From the Sunshine Mesa trailhead, follow the well-defined and relatively flat trail for approximately 3/4 mile until the junction with the Wilson Mesa Trail. Motorbikes can use the trail up until this point.
Continue on the still flat trail as it heads further west, then south into the Bilk Creek drainage to a creek crossing at 10,080. The trail gains almost no elevation for the next mile as it contours around the lower flanks of Sunshine Mountain until it climbs gradually for the last 1/4 mile to reach the creek. In 2019 this section of trail had numerous downed trees and avalanche debris. While this section of trail is open to mountain bikes, we found it not worth the hassle of having to dismount the bikes and lug them over all the timber. If the trail is ever cleared of debris, riding this section may again help shave time off of the approach.
At 10,080' the trail enters a rock field and crosses the creek shortly after. Other trip reports indicate a good crossing via a log jam at this point. In July of 2019 the high water flow appears to have broken up this jam to an extent that would prohibit crossing via the logs. We crossed via a snow bridge left over from an avalanche, but wading across the creek may be the most likely method of crossing in the future.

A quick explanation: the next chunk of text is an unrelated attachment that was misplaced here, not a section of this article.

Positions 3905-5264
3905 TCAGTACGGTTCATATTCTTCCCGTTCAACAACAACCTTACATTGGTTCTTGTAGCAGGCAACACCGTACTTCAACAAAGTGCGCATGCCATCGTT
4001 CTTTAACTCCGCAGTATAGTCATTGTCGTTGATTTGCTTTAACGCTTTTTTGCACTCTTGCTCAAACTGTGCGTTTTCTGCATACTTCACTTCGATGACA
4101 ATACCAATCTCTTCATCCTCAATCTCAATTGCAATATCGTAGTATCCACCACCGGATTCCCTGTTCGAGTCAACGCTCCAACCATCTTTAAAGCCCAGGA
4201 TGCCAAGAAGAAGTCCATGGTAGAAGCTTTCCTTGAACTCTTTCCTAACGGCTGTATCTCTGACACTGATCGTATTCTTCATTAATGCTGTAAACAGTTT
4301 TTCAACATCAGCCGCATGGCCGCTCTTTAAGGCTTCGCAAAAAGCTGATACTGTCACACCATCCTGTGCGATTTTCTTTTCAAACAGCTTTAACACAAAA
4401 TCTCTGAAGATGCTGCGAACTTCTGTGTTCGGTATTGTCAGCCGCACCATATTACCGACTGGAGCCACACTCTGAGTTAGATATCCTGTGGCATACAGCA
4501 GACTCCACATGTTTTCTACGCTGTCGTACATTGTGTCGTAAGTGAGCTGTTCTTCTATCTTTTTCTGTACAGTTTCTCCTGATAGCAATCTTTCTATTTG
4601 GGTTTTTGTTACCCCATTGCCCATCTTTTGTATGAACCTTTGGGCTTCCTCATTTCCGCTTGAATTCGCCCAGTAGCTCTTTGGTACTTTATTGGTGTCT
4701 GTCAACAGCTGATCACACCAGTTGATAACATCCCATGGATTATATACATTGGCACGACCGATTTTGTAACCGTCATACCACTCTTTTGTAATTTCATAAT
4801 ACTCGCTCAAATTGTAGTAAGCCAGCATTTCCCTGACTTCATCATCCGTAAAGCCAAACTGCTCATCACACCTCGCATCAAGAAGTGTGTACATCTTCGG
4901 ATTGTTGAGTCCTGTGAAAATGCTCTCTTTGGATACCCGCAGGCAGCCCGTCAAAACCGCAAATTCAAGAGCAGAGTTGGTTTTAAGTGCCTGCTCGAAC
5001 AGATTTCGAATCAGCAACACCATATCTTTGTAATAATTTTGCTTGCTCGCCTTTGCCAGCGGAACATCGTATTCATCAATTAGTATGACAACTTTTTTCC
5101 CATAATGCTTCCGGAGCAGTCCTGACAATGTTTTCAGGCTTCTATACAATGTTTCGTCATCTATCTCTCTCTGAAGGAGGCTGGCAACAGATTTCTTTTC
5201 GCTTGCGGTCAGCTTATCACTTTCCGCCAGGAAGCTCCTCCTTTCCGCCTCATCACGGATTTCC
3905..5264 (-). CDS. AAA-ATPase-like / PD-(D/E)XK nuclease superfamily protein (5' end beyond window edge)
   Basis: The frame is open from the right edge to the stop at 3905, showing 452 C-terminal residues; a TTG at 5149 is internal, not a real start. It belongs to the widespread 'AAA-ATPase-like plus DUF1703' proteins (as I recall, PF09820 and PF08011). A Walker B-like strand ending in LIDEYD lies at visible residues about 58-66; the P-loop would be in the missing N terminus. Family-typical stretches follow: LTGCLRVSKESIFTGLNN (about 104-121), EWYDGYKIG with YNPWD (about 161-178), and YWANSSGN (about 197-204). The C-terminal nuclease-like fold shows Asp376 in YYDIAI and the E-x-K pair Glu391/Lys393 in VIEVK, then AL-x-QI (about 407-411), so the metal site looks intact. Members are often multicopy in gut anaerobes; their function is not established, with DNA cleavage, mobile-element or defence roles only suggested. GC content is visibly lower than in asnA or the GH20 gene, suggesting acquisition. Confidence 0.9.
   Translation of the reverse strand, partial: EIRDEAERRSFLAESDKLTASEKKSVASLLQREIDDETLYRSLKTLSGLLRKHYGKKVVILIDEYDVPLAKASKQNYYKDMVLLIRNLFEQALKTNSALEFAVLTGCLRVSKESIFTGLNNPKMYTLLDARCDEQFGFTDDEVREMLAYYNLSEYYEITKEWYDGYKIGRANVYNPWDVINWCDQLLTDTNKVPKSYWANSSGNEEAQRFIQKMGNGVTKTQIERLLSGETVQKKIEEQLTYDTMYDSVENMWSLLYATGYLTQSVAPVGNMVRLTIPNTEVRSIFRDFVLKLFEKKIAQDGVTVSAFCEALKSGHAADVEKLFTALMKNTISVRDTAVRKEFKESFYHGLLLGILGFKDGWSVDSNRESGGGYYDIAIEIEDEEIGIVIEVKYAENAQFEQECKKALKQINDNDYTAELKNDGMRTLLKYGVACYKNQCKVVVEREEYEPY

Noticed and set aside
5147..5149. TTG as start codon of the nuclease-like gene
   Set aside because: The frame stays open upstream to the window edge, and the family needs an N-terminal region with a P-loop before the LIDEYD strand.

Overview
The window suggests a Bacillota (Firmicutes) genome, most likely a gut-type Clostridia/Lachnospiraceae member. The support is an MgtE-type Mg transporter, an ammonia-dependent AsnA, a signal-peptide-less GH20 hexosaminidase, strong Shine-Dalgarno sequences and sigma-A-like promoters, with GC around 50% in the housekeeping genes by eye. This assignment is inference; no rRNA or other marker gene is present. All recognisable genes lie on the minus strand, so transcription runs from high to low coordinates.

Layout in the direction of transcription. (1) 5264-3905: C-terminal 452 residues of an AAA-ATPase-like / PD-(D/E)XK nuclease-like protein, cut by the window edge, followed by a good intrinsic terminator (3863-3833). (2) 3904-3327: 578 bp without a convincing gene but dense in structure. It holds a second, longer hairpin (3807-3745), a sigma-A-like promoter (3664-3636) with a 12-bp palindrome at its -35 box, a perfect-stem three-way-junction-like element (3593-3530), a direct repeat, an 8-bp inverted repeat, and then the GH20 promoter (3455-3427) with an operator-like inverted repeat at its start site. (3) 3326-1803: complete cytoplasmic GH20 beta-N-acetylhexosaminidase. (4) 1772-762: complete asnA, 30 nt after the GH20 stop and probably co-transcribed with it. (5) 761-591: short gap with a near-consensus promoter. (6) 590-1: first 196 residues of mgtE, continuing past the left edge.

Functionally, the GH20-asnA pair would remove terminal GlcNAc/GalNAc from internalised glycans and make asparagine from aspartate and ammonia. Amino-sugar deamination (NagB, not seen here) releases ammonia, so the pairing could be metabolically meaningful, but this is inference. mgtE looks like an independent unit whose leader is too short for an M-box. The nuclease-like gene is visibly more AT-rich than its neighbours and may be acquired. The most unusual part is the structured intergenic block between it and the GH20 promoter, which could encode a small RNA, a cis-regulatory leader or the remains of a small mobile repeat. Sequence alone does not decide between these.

Once across, locate the Lizard Head Trail and follow it south as it winds it's way up the valley. Along the way, you'll be treated to views of an impressive waterfall as Bilk Creek tumbles down from the upper basin. The well-defined trail switchbacks comfortably through this section as you gain the upper basin around 11,000'.
For those looking to camp, there are few—if any—campsites available in the trees until a single, primitive spot is encountered at 11,060'. This spot is just large enough to house a 2-person tent and is located immediately off the trail on the S/SE side just before it drops slightly to re-join the creek. Above this point there has been extensive avalanche activity. Any other camping would best be had on a small knoll near the lake above 12,000' higher up in the basin.